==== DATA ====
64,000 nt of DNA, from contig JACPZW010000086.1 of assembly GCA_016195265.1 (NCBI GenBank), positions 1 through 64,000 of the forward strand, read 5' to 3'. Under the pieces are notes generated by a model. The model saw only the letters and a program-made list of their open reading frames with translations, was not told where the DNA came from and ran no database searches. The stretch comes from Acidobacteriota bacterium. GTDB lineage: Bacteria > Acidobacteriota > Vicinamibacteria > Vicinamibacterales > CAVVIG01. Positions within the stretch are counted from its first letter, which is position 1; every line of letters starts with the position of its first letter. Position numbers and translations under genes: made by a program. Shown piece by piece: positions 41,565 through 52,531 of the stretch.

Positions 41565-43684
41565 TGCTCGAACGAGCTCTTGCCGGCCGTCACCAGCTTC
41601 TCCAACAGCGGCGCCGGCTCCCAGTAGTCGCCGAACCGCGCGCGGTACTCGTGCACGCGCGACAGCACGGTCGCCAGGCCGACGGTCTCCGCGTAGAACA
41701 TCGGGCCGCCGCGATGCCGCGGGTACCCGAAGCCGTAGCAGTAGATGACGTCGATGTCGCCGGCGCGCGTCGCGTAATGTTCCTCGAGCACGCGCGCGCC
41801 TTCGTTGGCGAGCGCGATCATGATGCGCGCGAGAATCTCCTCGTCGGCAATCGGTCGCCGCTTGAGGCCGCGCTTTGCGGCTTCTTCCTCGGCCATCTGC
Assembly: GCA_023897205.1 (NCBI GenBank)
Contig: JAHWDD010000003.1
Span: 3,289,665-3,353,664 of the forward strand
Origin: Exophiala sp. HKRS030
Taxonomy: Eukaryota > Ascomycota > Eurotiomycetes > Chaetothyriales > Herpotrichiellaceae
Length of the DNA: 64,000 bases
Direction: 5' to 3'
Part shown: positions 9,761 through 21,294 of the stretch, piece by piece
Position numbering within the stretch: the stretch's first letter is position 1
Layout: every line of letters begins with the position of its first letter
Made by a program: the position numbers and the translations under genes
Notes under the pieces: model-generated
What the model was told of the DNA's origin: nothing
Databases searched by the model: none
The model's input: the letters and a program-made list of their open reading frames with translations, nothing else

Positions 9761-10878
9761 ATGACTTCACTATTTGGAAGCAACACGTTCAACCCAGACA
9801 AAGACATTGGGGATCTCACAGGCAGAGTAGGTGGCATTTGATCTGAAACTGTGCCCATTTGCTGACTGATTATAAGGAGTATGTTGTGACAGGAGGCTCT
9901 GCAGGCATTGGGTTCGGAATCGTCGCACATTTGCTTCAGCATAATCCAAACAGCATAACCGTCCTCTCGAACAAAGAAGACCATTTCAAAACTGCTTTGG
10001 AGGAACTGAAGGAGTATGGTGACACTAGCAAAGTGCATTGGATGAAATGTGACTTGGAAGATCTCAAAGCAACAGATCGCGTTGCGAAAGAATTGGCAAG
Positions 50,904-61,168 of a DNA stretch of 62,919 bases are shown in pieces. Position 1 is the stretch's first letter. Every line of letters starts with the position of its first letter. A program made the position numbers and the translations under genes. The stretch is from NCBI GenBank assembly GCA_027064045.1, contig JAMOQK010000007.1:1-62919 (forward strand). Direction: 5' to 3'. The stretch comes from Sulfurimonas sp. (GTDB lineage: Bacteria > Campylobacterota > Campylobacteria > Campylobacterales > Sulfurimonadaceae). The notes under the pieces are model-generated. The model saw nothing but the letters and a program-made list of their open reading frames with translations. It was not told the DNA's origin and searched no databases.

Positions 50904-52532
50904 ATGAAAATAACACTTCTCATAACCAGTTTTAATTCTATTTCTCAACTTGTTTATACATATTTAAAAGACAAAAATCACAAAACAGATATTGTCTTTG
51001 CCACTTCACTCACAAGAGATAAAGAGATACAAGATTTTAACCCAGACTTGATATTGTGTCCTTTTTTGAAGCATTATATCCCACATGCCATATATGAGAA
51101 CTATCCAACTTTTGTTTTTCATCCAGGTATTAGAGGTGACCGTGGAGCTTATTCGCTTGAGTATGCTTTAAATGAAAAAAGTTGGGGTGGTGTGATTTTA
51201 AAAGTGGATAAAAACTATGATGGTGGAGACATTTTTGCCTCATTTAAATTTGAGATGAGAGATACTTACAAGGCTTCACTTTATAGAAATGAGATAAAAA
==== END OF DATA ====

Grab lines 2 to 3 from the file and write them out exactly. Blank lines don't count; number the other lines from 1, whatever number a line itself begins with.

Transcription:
Positions 41565-43684
41565 TGCTCGAACGAGCTCTTGCCGGCCGTCACCAGCTTC